E-mu Systems was founded in 1971 and began business as a manufacturer of
microprocessor chips, digital scanning keyboards and components for electronic instruments. Licensing this technology gave E-mu ample funds to invest in
research and development, and it began to develop boutique synthesizers for niche markets, including a series of modular synthesizers and the high-end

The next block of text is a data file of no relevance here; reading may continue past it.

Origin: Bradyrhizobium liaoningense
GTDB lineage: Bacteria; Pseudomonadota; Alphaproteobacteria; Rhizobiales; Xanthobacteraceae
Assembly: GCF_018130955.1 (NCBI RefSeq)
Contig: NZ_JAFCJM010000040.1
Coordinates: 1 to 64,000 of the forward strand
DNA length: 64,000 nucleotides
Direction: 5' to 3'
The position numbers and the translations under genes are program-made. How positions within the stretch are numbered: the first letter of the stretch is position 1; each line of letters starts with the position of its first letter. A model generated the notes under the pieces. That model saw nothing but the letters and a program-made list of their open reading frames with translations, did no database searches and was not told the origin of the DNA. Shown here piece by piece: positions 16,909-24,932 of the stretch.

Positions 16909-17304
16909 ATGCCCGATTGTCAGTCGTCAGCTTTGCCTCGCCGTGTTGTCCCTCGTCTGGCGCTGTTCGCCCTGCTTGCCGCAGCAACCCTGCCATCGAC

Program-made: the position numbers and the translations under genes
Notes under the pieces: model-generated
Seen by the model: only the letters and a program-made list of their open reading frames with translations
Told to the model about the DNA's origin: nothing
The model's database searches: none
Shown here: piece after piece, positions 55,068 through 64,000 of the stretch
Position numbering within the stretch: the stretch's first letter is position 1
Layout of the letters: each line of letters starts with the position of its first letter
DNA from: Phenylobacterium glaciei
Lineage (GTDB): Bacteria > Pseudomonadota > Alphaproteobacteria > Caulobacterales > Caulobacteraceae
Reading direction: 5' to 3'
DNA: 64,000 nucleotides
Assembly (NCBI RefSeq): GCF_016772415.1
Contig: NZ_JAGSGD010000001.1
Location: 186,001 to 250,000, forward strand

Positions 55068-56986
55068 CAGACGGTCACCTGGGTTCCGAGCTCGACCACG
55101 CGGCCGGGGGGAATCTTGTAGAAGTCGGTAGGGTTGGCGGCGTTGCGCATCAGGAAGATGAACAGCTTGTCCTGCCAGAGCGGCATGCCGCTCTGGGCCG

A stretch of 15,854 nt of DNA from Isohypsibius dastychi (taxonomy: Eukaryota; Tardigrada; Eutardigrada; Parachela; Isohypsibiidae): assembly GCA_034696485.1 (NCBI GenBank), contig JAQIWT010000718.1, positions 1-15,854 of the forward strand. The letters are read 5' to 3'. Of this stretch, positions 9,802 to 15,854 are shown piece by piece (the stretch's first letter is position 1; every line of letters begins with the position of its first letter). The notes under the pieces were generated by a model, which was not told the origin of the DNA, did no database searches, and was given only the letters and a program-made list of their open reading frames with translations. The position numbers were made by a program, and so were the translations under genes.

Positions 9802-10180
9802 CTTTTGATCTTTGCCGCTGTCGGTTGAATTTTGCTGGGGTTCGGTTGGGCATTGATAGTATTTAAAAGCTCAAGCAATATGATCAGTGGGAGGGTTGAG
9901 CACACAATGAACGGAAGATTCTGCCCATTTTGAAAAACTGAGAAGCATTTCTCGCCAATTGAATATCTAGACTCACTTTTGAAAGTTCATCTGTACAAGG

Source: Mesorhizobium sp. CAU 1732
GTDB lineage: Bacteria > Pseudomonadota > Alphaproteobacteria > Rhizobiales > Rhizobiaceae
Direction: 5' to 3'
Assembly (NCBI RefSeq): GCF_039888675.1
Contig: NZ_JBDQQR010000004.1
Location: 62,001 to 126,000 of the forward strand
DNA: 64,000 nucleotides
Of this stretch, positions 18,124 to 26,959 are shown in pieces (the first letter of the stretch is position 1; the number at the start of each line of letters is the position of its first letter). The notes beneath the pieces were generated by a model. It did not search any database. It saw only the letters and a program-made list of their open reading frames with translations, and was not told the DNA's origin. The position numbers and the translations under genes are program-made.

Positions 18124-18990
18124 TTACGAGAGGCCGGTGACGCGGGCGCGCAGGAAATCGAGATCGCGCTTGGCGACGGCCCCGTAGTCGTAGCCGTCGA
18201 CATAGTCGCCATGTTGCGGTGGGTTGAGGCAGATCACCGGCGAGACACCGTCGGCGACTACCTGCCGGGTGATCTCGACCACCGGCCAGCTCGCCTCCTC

Audity system. In 1979, founders Scott Wedge and Dave Rossum saw the
Fairlight CMI and the
Linn LM-1 at a convention, inspiring them to design and produce a less expensive keyboard that made use of digital sampling.
Originally, E-mu considered selling the design for the Emulator to
Sequential Circuits, which at the time was using E-mu's keyboard design in its popular
Prophet-5 synthesizer. However, soon afterward, Sequential Circuits stopped paying E-mu
royalties on its keyboard design, which forced E-mu to release the Emulator itself.